Our goal of the Compline Choir is to provide a brief, soothing respite, as an antidote to the chaotic pace of the world; to chant and sing praises and thanks to God for the successful completion of the day in the ancient, mystical way and provide spiritual peace for the rest of the night, and hope for the new day.
Our hope is also to develop for our readers and listeners, not just an experience, but a relationship with Compline; a balm to soothe the sin-sick soul; a place to pursue spiritual peace.
What Is Compline?
Historically, it is the last of the seven daily monastic offices, which include Matins, Lauds, Prime, Terce, Sext, None, Vespers, and Compline.
Compline is a short service of prayers upon completion of the day; a said or sung service before retiring.
Trinity uses an expanded chanted Sarum version with an orason, petitions, confession, deliverance, psalms, an office hymn with Gloria Patri, scripture lessons, in manus tuas, the Apostles Creed, a litany, The Lord’s Prayer, collects, Nunc dimittis with antiphon, anthems, final preces, dismissal, and amen. Almost the entire service is chanted or sung by the choir.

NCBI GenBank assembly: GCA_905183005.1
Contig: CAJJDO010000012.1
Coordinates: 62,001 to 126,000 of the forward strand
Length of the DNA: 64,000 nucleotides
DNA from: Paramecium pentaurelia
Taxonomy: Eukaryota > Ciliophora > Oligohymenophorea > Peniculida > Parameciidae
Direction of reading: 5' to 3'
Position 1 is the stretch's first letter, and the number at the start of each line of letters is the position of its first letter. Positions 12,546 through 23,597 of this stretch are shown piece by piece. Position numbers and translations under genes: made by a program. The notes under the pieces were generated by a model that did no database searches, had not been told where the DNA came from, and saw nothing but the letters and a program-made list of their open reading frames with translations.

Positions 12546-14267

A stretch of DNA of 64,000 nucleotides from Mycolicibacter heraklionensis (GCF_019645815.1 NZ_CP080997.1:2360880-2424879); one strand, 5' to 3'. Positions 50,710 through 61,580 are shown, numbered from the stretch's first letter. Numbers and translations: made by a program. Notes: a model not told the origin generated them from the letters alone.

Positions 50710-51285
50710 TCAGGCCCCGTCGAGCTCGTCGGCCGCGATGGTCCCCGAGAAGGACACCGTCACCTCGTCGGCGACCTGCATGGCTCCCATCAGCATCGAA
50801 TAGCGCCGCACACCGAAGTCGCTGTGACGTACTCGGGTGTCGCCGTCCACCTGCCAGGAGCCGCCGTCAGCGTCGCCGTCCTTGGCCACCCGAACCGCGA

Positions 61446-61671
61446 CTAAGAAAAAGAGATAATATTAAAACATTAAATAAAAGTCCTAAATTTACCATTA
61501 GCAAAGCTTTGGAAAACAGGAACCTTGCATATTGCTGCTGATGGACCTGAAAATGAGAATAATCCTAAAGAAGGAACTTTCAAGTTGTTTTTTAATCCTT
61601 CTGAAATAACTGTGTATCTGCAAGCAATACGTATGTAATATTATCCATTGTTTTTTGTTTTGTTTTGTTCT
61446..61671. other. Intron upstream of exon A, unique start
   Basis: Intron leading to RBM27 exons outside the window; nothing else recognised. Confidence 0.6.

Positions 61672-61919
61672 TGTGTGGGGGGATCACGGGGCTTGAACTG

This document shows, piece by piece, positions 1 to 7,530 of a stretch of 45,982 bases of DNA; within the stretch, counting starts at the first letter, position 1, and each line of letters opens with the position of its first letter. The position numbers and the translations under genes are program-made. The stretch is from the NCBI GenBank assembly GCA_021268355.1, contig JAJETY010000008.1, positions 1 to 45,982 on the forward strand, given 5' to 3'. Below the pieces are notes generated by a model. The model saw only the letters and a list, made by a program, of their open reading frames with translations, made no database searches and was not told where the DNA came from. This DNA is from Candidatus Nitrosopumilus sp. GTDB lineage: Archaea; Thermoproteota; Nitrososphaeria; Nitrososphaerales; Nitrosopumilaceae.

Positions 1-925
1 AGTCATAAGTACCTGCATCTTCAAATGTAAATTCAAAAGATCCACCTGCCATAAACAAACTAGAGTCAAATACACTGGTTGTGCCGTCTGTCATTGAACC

Our Compline Choirs
The traditional voicing for Compline is all male voices including altos, tenors, baritones, and basses. The altos are typically baritones singing very high with a usable falsetto. Sometime in the dim, dark past a mixed choir adding female sopranos and altos emerged as a sound alternative to the ‘monk’ choir sound. The SATB mix has worked well for many Compline choirs.
The Trinity Compline Choir uses a hybrid mixed choir voicing. The sound of the Trinity Compline choir features alto (both male and female), tenor, baritone, and bass.
Voces Angelorum (voices of angels) may be the first all-women choir chanting Compline outside of the convent. The voicing is soprano, mezzo-soprano, alto, and tenor.
Renaissance Man features a male quartet consisting of 2 altos, a tenor, and a bass.